Daily Commuting Tip - Shopping by Bike
It's not all about getting to work on time. Once you've got your bike sorted for commuting, you'll also find that your machine is also highly evolved for grocery-getting too. That rack and panniers you fitted mean that you've got about 40 litres of carrying capacity at the rear of the bike, which equates to around 3 bags of shopping. Not a full weekly shop of the kind you'd do in the car, but certainly enough for a few days. And while it's true that you can't get a full weekly shop for a family of four on a normal bike, there are ways and means...
Make your shopping trips more human sized
We've all gotten so used to bulk-buy, fill-the-freezer, multibuy, supermarket car-based trip we've forgotten how to shop like our grandparents did - human-sized. They would buy enough groceries to last for maybe a day or two and they'd carry or bike them home. This is also an ideal time to reassess where you shop. Downsizing your shopping load can also mean using smaller local shops, proper butchers, fishmongers, greengrocers, and farmers markets. Top tip - If you're doing this kind of shopping, a Dutch style ‘nurses lock' is ideal, allowing you to pop in and out of each shop without fussing with a full sized lock.
If you use a supermarket select a small trolley
Sod's Law is in effect here - If you take a big trolley you'll be tempted to fill it, then you won't be able to get your stuff home. The mini trolleys found in many supermarkets equate pretty well with the amount of stuff that you can carry in a pair of large panniers.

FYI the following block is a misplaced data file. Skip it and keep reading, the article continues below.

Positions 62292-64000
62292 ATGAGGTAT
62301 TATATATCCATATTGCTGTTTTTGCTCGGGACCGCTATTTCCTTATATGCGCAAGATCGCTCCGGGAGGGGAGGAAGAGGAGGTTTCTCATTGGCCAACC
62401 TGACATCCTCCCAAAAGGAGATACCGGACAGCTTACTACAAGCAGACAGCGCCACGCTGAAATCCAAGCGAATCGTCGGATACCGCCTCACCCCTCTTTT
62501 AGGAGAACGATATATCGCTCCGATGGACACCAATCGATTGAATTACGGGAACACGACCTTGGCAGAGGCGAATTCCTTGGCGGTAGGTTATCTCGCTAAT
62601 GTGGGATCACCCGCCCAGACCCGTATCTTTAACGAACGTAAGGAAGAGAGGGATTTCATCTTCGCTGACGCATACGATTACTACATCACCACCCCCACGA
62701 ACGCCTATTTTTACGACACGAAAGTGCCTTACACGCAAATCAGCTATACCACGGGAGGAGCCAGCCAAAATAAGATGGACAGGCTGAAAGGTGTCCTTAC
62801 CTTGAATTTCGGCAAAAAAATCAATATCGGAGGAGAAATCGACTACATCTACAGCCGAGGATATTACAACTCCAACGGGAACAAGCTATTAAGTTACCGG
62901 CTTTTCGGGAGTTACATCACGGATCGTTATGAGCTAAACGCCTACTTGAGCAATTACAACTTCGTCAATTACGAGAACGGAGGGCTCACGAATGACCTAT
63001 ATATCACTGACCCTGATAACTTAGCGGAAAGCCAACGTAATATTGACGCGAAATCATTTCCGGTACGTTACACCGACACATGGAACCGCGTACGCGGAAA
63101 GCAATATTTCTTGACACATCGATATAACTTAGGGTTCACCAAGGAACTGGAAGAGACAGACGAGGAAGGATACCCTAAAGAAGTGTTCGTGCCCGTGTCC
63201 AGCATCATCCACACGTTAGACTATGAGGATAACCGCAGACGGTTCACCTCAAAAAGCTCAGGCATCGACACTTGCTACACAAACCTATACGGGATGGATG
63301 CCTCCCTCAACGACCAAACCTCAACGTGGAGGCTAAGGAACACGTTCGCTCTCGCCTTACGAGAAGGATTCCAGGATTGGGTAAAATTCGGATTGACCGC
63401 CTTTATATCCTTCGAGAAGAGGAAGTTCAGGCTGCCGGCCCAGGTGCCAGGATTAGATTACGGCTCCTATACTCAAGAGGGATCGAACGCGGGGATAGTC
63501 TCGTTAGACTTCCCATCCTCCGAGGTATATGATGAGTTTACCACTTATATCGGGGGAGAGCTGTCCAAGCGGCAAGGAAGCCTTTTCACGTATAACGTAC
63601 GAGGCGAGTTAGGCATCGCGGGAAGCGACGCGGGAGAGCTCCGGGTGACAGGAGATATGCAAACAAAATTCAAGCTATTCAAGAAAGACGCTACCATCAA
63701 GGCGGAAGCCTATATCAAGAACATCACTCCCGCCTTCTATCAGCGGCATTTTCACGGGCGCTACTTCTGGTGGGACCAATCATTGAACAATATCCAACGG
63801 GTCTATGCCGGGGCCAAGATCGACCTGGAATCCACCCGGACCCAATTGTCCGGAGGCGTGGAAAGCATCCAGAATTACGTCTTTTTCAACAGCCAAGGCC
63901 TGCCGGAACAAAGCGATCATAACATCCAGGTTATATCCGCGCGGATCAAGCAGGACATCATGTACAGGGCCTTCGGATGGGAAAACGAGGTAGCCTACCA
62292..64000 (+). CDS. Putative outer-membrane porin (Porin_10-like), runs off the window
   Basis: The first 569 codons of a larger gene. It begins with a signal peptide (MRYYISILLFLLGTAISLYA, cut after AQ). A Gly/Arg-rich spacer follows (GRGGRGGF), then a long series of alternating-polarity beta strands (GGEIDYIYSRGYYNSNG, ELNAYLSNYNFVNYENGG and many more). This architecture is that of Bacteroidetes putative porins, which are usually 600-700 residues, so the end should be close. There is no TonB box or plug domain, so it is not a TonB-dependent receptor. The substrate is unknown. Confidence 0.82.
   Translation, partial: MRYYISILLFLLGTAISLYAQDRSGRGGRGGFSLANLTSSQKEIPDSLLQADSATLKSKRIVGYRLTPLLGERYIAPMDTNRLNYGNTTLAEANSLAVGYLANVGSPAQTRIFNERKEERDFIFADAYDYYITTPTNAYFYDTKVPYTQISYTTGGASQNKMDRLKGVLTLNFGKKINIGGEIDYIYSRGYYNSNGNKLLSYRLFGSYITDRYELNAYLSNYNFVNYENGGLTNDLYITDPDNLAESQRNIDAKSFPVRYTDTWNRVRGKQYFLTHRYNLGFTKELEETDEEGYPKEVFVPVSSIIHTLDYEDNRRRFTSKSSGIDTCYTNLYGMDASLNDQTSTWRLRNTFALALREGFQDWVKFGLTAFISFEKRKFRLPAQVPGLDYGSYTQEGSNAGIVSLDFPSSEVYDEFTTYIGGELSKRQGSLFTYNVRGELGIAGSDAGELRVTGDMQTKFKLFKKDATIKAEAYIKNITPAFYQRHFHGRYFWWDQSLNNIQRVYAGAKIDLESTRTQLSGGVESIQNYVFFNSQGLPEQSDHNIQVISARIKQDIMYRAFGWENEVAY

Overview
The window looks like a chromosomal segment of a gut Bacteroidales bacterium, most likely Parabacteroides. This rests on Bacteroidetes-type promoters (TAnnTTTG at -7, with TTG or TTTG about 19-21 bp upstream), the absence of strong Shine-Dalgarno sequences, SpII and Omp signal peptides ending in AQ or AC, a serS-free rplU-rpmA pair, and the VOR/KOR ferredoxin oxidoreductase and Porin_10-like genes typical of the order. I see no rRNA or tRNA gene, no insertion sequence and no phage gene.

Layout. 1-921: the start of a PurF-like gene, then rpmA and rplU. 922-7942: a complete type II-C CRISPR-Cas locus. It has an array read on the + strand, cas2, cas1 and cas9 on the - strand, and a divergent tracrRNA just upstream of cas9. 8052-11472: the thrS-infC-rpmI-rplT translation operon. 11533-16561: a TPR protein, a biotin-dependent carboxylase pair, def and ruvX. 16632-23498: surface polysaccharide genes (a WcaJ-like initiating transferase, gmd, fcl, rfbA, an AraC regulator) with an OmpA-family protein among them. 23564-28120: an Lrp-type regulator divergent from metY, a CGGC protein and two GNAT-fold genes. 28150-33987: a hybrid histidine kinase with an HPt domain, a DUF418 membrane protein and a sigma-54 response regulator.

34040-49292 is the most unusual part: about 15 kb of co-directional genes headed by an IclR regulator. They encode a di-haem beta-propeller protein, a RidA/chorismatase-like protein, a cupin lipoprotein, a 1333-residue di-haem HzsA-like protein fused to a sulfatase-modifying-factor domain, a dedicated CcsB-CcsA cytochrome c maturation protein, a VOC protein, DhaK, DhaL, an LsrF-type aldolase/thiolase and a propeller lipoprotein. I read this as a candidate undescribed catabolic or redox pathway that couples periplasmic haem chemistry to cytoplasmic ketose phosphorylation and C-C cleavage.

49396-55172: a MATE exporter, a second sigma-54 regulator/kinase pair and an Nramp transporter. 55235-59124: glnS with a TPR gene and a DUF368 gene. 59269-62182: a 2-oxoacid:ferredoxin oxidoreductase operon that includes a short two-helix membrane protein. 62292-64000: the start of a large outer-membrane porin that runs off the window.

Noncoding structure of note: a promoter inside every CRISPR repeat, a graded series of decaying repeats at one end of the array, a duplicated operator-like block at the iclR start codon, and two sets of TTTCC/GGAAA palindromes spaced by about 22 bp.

Take your panniers into the shop with you
If you do this, you can load your goodies straight into the panniers and dispense with wasteful carrier bags, thus saving time decanting stuff into your panniers later. If you shop at Tesco, haggle with the cashier and try to claim some extra Green Clubcard points for using your panniers. Every little helps...
Take a ‘reserve' bag
A light drawstring gym bag in the bottom of your panniers is ideal when you encounter an ‘overspill emergency.' This is when you've miscalculated how much stuff you panniers will take. You'll invariably end up with an aubergine, half a dozen eggs, a bottle of Speckled Hen and a baguette, and a puzzled expression on your face. This is when you deploy the reserve bag, pop the offending items in, pop it on your back and ride home, avoiding the lethal carrier bag on the handlebars scenario.
If you really can't say goodbye to the weekly shop...
Say hello to the heavy artillery. We're talking trailers and cargo bikes here. Cargo bikes come in all shapes and sizes. Some carry the load at the rear in huge extended panniers (e.g. the Surly Big Dummy, Kona Ute, Yuba, et al) while others carry the load up from (e.g. Long John). All are a fairly big investment however with the cheapest bikes starting at around £600.
If you can't run to 600 notes and don't want to ride a bike with the turning circle of an oil tanker, a cargo trailer is a better option. Again these come in a plethora of shapes, sizes and wheel configurations. But a large trailer will allow you to easily bring home a full week's shopping for a voracious family. You'll also be able to shift all manner of oddities in it, should the fancy take you. Some fold down fast for easy storage, so you don't end up with an interesting piece of bike related ‘furniture' in your hallway (and the inevitable marital discord that ensues).
Avoid shopping altogether
If none of the above approaches appeal to you and your rationale is more about removing the car from the equation rather than doing everything by bike, consider internet shopping or walking to the shops and jumping a cab home. Not as much fun as carting home your goods in a trailer but just as good for the planet/your conscience.